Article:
Honing my craft

All My Good Habits Are Bad

September 03, 2020

During my non-coding time at Recurse Center, I’ve been digging into videos about high-performance C++ (or generally just high performance software) in preparation for preparing good habits before I start working at Facebook. In the process I’ve been reflecting on the code I’d write by default, and try to reflect on what I can learn from this. So we’ll pair resources to good habits.

Make life easy for the hardware


  1. Mike Acton’s talk about Data Oriented Design
  2. Scott Meyer’s talk about CPU Caches
  3. Carl Cook at CPPCon

CPU access patterns aren’t as simple as “get the address from the program counter, then look at the memory address for data”. It turns out CPUs are a lot smarter than that. A CPU will have various mechanisms to make accessing data as fast as possible, including

  1. various levels of caches before hitting main memory
  2. access patterns akin to grabbing blobs of data (called a cache line) and stuffing it into cache
  3. attempting to make predictions on your access patterns and grab data greedily to improve future access

A cache line is effectively a contiguous blob of memory that the CPU will grab when you access an address. An analogy might be - you’re making apple pie. You want to find the 10 best apples at the grocery store. Rather than pick out one by one, you scoop an arm full into your art. Then you start looking at the apples in your cart. If they’re all good, yay! If not, you throw away the ones you don’t want and grab another armful of apples.

If you treat your cart as L1 cache and going back to the apple bin as accessing main memory, it turns out the analogy means that you take 200x as long (see Peter Norvig’s numbers)

It turns out people who really care about performance - game programmers - figured this out a long time ago. Bob Nystrom’s written a great chapter in Game Programming Patterns about cache locality.

So what can we do?

  1. Be judicious with OOP patterns. Making everything an instance of a class and having relationships between them is great, but referencing those instances effectively is chasing a pointer which can nearly guarantee a cache miss
  2. Use monomorphic arrays when it makes sense. If you know you’re going to access all the elements of some list often (eg all the values of a map), just use an array. Make it cache friendly.

Big O isn’t everything - benchmark!

  1. Eric Lippert’s blog post on a very neat assembly instruction
  2. The chapter of Crafting Interpreters on writing a hash table

I expect this is particularly emphasized by the interview process for the FAANG companies, but Big O analysis is more or less second nature to me. But one thing that’s worth noting is that sometimes your Big O assumptions miss some truths about realworld numbers.

The idea that a single assembly instruction can do work much faster than the “clever” code I’d write is still kind of wild. Then when thinking about hash tables - of course access is O(1)! But with a caveat.

In the case of a hash collision, your hash table implementation matters a LOT. Are your values a linked list of pointers referencing the next value? If so, you’re now chasing pointers again. Which means cache misses. Which means ~200x as long to execute. Could you have done a simple linear scan on an array of data if it were stored in a cache line and held in L1 faster than you could resolve a hash collision? Well, maybe.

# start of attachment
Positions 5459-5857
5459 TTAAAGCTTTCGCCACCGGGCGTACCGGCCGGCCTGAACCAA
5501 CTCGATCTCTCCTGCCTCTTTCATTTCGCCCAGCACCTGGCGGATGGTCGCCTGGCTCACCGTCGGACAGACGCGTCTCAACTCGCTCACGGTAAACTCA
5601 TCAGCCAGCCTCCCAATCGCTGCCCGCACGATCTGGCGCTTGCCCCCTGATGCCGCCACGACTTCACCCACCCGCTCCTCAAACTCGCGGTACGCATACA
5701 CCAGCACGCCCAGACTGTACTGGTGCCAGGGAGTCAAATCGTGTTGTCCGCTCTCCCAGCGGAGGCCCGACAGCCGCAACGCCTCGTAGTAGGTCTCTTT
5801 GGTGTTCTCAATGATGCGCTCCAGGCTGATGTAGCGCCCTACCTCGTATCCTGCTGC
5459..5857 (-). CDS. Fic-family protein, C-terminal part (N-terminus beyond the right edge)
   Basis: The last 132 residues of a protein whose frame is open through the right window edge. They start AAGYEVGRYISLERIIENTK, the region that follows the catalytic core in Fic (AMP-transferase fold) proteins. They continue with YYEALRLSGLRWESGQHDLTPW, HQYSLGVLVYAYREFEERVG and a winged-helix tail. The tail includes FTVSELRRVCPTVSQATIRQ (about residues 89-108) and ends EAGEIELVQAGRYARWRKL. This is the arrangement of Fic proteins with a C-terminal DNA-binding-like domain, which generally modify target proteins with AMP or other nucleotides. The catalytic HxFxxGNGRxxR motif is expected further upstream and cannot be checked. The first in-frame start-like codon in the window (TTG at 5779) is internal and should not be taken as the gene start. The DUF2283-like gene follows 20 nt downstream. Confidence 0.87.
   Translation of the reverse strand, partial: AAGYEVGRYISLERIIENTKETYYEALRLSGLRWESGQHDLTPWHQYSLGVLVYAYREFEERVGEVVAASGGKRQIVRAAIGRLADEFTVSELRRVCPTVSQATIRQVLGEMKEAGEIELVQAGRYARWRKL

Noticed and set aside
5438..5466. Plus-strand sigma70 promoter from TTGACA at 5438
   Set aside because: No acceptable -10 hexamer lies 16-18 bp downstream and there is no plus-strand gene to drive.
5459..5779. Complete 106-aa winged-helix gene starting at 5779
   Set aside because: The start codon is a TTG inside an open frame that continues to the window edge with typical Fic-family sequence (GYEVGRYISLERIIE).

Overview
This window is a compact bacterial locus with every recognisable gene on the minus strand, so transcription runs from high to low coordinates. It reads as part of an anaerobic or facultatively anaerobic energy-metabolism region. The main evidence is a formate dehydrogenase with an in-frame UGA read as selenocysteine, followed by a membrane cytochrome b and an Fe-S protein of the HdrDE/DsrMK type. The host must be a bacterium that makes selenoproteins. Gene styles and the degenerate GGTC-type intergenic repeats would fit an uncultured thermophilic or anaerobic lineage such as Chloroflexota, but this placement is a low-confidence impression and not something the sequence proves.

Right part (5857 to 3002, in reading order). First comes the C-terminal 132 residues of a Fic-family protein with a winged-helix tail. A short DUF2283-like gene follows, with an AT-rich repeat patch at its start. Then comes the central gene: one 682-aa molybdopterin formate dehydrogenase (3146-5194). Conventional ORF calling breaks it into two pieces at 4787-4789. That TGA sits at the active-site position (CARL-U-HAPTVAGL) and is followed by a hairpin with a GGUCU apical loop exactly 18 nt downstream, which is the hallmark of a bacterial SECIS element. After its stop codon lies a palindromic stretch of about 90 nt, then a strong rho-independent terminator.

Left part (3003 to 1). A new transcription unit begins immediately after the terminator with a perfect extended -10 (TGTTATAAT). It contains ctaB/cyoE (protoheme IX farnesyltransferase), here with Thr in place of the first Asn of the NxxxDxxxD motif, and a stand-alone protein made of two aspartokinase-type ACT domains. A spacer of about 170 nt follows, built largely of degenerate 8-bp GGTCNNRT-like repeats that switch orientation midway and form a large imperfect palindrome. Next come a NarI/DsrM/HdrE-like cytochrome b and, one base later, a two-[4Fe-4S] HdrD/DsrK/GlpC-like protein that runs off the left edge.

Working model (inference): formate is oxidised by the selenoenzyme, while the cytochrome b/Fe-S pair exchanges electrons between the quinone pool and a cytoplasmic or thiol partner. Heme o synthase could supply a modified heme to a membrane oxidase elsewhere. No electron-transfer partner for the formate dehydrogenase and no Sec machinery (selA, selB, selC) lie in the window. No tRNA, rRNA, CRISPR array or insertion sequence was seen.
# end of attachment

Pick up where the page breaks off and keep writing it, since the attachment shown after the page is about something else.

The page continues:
In practice, I’m not sure just HOW useful this is. But a key takeaway for me would be when measuring performance, don’t assume your “optimal” algorithm is as fast as it could be

Higher Order Functions aren’t all that fancy

  1. Let’s learn about monomorphism from this V8 engineer
  2. Some thoughts from Ben Lesh

I think this is fallout from the ES6 excitement that led to a ton of “functional-lite” code in the JS ecosystem, but I’m starting to feel a little bit of burnout from it. Consider the following:

const arrayOfNums = [1, 2, 3, 4, 5];
arrayOfNums.map(x => x * 2)
	.filter(x => x % 3 == 0)
	.reduce((obj, num) => obj[num] = String(num), {})

Comfortably we can call this linear in time and space. But in practice:

  1. we have a function allocation for each element in each callback
  2. We create a ton of arrays in the middle that are thrown away
  3. We end up creating a ton of “shapes” in our reduce unless the function gets inlined away by the compiler.

I fully get the code is arbitrary, but at the same time…does this really convey intent better? Maybe - map tells us there’s a new array created potentially of a new type, filter tells us we’ll get an array of the same type but fewer elements, and reduce tells us…well, not much. But maybe, particularly given that we’re running this in a browser where a user might have a dozen or more tabs open (on a phone!) we should be more judicious with our use of higher order functions.

In particular, I’ve poked around the codebase for React and Rome and have noticed both Sebastian Markbåge (and team) and Sebastian McKenzie both seem to keep it simple. While loops, for…of iterators, basic data structures (queues, stacks, heaps) and some well-typed classes.

In @sebmarkbage’s case in particular, despite his OCaml influence, he’s not writing functional-lite JS. Which makes sense! No tail call optimization, different engine under the language runtime, he’s playing to the strength of the language. That’s something I can take away.

Nikhil Thomas

I work and live in Brooklyn, NY building software.